Read more from Dennis Keeley on his Facebook page:

Not Marketing Has Devastating Effects On Business

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…not marketing has devastating effects on business. There are way too many talented photographers in the marketplace for a photographer not to market. Think about it. If a photographer chooses not to market, that means their imagery and their name is not as top of mind as the next person’s. That means, when a project comes up, most likely, the person who IS top of mind will rise to the top of the consideration list. That also means that the other photographer will get the opportunity to engage with the agency and client, they will get the opportunity to estimate and ultimately they will get the opportunity to bid on the job and develop the relationship.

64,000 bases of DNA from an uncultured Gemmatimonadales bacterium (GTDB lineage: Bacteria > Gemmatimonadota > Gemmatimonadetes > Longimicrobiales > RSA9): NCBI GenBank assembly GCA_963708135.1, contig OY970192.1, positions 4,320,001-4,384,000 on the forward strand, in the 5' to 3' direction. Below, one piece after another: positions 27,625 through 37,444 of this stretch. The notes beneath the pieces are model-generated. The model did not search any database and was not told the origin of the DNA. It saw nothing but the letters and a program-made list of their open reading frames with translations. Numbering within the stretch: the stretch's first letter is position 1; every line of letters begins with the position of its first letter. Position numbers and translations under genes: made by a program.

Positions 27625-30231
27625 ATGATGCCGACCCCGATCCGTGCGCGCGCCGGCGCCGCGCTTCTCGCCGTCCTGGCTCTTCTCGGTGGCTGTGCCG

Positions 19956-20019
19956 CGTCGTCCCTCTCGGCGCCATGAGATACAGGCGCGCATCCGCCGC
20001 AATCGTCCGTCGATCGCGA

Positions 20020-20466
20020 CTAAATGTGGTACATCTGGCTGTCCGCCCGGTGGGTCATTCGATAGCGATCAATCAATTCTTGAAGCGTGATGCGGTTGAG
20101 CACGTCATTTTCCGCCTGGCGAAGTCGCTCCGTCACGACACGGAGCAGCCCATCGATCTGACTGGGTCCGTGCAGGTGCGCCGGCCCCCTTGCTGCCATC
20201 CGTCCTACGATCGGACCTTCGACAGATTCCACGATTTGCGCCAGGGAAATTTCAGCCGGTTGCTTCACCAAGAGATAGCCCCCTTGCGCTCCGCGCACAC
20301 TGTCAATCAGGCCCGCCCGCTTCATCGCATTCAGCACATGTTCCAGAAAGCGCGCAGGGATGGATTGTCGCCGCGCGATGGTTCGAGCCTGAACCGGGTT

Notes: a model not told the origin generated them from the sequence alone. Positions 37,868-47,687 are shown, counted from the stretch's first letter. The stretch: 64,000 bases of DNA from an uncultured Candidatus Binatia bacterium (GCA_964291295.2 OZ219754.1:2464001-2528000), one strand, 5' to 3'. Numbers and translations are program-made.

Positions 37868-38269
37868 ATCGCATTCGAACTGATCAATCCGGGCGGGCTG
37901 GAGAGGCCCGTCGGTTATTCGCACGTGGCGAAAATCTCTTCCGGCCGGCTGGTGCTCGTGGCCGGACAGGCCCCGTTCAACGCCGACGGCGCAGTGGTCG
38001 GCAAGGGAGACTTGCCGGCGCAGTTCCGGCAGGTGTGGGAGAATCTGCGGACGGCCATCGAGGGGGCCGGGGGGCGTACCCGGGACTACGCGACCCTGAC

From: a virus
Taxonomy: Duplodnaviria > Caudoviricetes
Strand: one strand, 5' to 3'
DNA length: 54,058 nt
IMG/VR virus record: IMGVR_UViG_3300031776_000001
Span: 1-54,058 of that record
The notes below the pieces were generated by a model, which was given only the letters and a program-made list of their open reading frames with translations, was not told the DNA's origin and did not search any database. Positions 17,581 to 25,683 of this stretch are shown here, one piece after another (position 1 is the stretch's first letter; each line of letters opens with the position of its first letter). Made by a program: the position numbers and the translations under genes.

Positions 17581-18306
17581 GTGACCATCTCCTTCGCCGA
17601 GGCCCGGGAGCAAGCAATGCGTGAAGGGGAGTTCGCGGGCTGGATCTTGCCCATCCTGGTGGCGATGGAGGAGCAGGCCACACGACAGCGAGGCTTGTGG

More: Want to Know What I Told Photographers While I Reviewed Portfolios at the Palm Springs Photo Festival? | Notes From A Rep’s Journal

The Highsmith vs Getty Saga Begins

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The case alleges as many “bad acts” as we would typically see “spread out” among three or more unrelated lawsuits.

[…] The filing of this complaint is likely just the beginning of this saga. We will stay on it for you.

Regardless of how this case turns out, and we believe this will be news for a long time to come, for the love of your family and all you hold dear, register your images and protect yourself. Register even if you’re not licensing your images for fees or at all. We’ll keep saying this until we’re blue in the face.


The Role Of Publishers In Photojournalism and Manipulation